3) Tank Accessories You Might Need
 
Besides the tank, you’ll need some accessories – light, hood, net, test kits, filtrations, and cleaning equipment (both covered later in the Keeping Your Tank Clean section).

Getting the tank's bottom ready. Most hobbyists recommend larger sized gravel or river rocks for the bottom or none at all. This is because your goldfish like to forage for food on the bottom and they can choke on smaller sized gravel. Make sure the gravel is smooth because goldfish will suck the gravel into their mouths and then spit them out. They could injure themselves if the gravel has any sharp edges.

You do not need a heater for your goldfish tank as long as you can keep it at above 60 degrees Fahrenheit. That might seem cold to you but remember, goldfish are not tropical fish. The best temperature range for your goldfish is between 65 and 68 degrees Fahrenheit. You probably don't need to worry about them being too cold unless you're keeping them separate from your living areas (like in a garage or basement).

A light for the tank makes it easier to see your fish. You can also see the tank's condition better as well. You can get either incandescent or florescent lighting. Incandescent lighting is cheaper, but it burns hotter, won't last as long, and uses more electricity. Florescent lighting is probably better for your goldfish tank as it won't warm the water as much.

Use your aquarium size to figure out how much wattage you need to light the tank. The general rule of thumb is you should have 2 to 2.5 watts per gallon of water for your goldfish tank. As long as you don’t see an increase in algae bloom or the tank temperature, you can go up to 10 watts per gallon of water.

Think about buying an automatic timer for your lighting because goldfish need their light to be regulated. Unless you are very consistent about turning their light on and off so that they'll get about 10 hours of bright light during the day, go ahead and get a timer for the lights. This will also help for when you go out of town.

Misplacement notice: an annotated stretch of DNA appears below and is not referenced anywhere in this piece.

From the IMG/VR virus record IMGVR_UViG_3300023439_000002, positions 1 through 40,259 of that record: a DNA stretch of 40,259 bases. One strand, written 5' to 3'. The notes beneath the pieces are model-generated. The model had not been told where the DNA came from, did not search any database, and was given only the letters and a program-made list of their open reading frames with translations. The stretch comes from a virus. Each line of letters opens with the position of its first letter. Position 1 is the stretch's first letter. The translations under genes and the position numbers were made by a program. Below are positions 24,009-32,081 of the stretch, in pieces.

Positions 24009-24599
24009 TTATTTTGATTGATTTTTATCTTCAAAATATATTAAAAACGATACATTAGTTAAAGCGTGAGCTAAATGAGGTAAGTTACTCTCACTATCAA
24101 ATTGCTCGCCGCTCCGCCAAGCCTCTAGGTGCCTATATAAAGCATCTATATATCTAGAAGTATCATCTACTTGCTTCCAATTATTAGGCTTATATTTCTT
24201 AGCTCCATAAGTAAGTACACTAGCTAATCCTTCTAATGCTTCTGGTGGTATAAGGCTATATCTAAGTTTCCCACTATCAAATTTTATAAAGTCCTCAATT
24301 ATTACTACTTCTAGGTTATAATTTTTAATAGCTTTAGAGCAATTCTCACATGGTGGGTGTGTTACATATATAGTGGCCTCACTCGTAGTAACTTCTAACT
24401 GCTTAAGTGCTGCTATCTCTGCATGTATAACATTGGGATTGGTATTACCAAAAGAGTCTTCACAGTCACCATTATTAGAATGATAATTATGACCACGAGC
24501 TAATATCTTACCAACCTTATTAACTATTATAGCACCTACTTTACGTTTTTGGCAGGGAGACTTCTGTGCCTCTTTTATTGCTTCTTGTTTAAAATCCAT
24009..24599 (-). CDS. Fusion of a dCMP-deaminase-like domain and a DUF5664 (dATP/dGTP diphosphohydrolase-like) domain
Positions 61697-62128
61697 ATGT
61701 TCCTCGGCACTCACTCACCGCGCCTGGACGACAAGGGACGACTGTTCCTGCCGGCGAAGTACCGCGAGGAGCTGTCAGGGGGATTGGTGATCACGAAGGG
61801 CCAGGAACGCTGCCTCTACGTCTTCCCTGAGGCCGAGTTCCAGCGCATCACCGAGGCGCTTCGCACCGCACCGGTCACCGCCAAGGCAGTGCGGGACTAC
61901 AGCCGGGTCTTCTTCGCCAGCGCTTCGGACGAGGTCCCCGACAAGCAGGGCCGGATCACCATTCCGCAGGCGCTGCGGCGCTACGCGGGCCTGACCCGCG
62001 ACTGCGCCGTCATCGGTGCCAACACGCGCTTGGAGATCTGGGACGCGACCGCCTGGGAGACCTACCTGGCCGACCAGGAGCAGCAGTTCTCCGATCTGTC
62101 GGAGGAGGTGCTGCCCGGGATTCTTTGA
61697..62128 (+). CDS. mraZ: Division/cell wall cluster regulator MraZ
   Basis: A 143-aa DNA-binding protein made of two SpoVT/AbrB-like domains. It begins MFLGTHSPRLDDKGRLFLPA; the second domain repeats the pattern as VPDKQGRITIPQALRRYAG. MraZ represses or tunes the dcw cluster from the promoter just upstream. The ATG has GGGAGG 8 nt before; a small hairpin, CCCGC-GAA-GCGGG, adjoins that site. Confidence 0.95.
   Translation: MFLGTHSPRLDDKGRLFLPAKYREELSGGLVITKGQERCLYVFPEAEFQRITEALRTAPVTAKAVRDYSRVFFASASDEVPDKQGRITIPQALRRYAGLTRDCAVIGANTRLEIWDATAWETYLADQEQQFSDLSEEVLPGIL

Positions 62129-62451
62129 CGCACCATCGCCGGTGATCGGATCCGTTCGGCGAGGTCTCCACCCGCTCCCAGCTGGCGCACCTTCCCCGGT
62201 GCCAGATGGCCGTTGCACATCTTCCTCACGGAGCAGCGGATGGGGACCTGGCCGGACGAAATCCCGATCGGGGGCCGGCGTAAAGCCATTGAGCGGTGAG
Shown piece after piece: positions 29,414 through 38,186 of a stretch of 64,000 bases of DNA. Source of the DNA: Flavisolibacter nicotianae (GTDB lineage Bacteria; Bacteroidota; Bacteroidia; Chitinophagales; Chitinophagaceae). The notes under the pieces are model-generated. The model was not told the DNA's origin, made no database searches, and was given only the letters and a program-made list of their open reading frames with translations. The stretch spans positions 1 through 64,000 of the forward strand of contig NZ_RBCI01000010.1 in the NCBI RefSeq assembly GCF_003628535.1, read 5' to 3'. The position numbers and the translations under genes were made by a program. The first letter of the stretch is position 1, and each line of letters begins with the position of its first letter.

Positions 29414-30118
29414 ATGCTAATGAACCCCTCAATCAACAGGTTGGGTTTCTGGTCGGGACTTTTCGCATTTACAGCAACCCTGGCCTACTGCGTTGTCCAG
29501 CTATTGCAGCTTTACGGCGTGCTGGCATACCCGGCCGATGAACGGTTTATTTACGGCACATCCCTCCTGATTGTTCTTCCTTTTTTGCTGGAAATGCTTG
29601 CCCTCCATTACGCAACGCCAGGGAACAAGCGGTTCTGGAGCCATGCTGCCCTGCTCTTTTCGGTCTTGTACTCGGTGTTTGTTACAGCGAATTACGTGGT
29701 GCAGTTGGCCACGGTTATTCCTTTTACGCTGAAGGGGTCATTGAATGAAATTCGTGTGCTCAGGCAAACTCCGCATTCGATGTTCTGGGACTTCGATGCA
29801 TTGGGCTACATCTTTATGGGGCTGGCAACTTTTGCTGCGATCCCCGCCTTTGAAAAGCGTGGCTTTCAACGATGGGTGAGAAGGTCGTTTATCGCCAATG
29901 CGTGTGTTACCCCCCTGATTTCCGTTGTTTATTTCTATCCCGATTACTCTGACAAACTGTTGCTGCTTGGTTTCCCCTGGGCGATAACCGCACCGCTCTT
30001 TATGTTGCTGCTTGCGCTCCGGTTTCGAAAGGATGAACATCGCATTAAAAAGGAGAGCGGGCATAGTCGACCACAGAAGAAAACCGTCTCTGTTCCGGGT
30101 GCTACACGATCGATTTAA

A hood for your tank is a good idea because it will prevent your goldfish from jumping out and it will also shade their eyes from any sudden light switching on them (they don't have any eyelids so this can be stressful on them).

Make sure you have a strong, stable base for your aquarium. Water weighs roughly 8.4 pounds a gallon. If you buy a 20 gallon tank, that would be 168 pounds. If you can't imagine yourself standing on that shelf for very long, you probably need something stronger.

 
Other Things to Consider
 
After reading this article, you may very well realize that you are not as prepared as you initially thought to start keeping goldfish. Don’t worry! The best thing you can do is to learn as much about these fish as possible before you buy them and bring them home. Keeping an aquarium is a wonderful experience, but it is also a challenge and a responsibility so you want to make sure you can handle it fully before you begin. Below you will find a list of other things to look into while you continue your research:

  • Where are you going to put the tank? Your tank should be visible and accessible, but not in the way – you should also keep it out of direct sunlight.
  • Do you want to buy everything individually or purchase a starter kit that includes the basic equipment you need?
  • Do you want to keep any other fish or invertebrates with your goldfish? If so, you will need to do some research to make sure they are compatible.
  • Will you have enough time to dedicate to the care of your goldfish? It doesn’t take much time to perform a water change or to replace your filter media, but you also need to be available to test your tank water and to keep an eye on your fish in case they become sick.
  • Would your goldfish be better off in a pond? Starting a pond is not for everyone, but it is a very common way to keep goldfish, particularly because they require so much space.

Conclusion
 
Now that you know the basics about keeping goldfish as pets, you should be ready to decide whether or not they are the right pet for you. If you haven’t quite made up your mind yet, keep researching! You can never be too prepared. Given the information in this article, you should understand that keeping a goldfish (or more than one) is a responsibility and it is one that you need to think about carefully before accepting. Once you buy your goldfish and bring them home, it is up to you to provide the best care you possibly can. That starts with being properly prepared!